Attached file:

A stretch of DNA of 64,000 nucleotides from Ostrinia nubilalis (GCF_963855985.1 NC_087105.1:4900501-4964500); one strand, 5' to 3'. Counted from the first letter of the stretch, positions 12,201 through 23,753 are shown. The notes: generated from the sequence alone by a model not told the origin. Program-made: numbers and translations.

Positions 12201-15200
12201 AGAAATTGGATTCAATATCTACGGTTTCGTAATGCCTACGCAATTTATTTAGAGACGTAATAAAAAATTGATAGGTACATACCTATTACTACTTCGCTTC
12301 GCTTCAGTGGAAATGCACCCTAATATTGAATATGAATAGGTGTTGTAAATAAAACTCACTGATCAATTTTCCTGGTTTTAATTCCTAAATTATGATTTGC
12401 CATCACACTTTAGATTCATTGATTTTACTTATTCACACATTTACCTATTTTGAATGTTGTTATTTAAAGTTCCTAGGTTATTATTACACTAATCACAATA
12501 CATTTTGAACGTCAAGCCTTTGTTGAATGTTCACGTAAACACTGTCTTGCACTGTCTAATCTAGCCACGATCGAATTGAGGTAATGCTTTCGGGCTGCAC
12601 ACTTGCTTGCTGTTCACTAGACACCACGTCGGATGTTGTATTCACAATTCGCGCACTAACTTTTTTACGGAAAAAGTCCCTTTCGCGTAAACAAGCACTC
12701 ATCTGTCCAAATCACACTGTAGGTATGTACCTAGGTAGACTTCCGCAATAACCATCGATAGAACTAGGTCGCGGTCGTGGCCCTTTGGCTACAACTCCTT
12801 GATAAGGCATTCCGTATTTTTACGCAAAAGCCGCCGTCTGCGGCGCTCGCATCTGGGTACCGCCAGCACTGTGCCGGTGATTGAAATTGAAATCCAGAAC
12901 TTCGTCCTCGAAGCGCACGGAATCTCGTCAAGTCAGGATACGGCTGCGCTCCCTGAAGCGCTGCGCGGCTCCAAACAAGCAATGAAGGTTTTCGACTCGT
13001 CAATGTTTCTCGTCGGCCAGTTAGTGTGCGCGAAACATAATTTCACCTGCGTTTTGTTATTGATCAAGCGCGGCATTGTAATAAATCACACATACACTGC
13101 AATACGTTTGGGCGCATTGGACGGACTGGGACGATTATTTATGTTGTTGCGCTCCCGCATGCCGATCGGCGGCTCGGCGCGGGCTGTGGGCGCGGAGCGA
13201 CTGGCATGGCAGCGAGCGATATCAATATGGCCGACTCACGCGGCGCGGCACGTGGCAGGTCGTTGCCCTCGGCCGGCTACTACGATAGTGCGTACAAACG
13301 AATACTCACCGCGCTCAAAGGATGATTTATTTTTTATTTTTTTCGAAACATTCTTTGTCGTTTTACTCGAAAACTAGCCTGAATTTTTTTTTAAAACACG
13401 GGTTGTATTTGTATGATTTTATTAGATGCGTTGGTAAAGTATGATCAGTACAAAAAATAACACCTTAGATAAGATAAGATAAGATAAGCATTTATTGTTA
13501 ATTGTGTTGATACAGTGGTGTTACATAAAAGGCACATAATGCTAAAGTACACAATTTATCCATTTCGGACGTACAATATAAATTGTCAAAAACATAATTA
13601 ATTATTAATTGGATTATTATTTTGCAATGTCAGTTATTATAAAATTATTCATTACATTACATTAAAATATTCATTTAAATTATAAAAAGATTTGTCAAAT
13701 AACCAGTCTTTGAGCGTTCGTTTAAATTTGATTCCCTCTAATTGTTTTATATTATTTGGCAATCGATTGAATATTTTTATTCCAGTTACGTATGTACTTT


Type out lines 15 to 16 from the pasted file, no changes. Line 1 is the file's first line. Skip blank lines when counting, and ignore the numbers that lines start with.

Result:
13401 GGTTGTATTTGTATGATTTTATTAGATGCGTTGGTAAAGTATGATCAGTACAAAAAATAACACCTTAGATAAGATAAGATAAGATAAGCATTTATTGTTA
13501 ATTGTGTTGATACAGTGGTGTTACATAAAAGGCACATAATGCTAAAGTACACAATTTATCCATTTCGGACGTACAATATAAATTGTCAAAAACATAATTA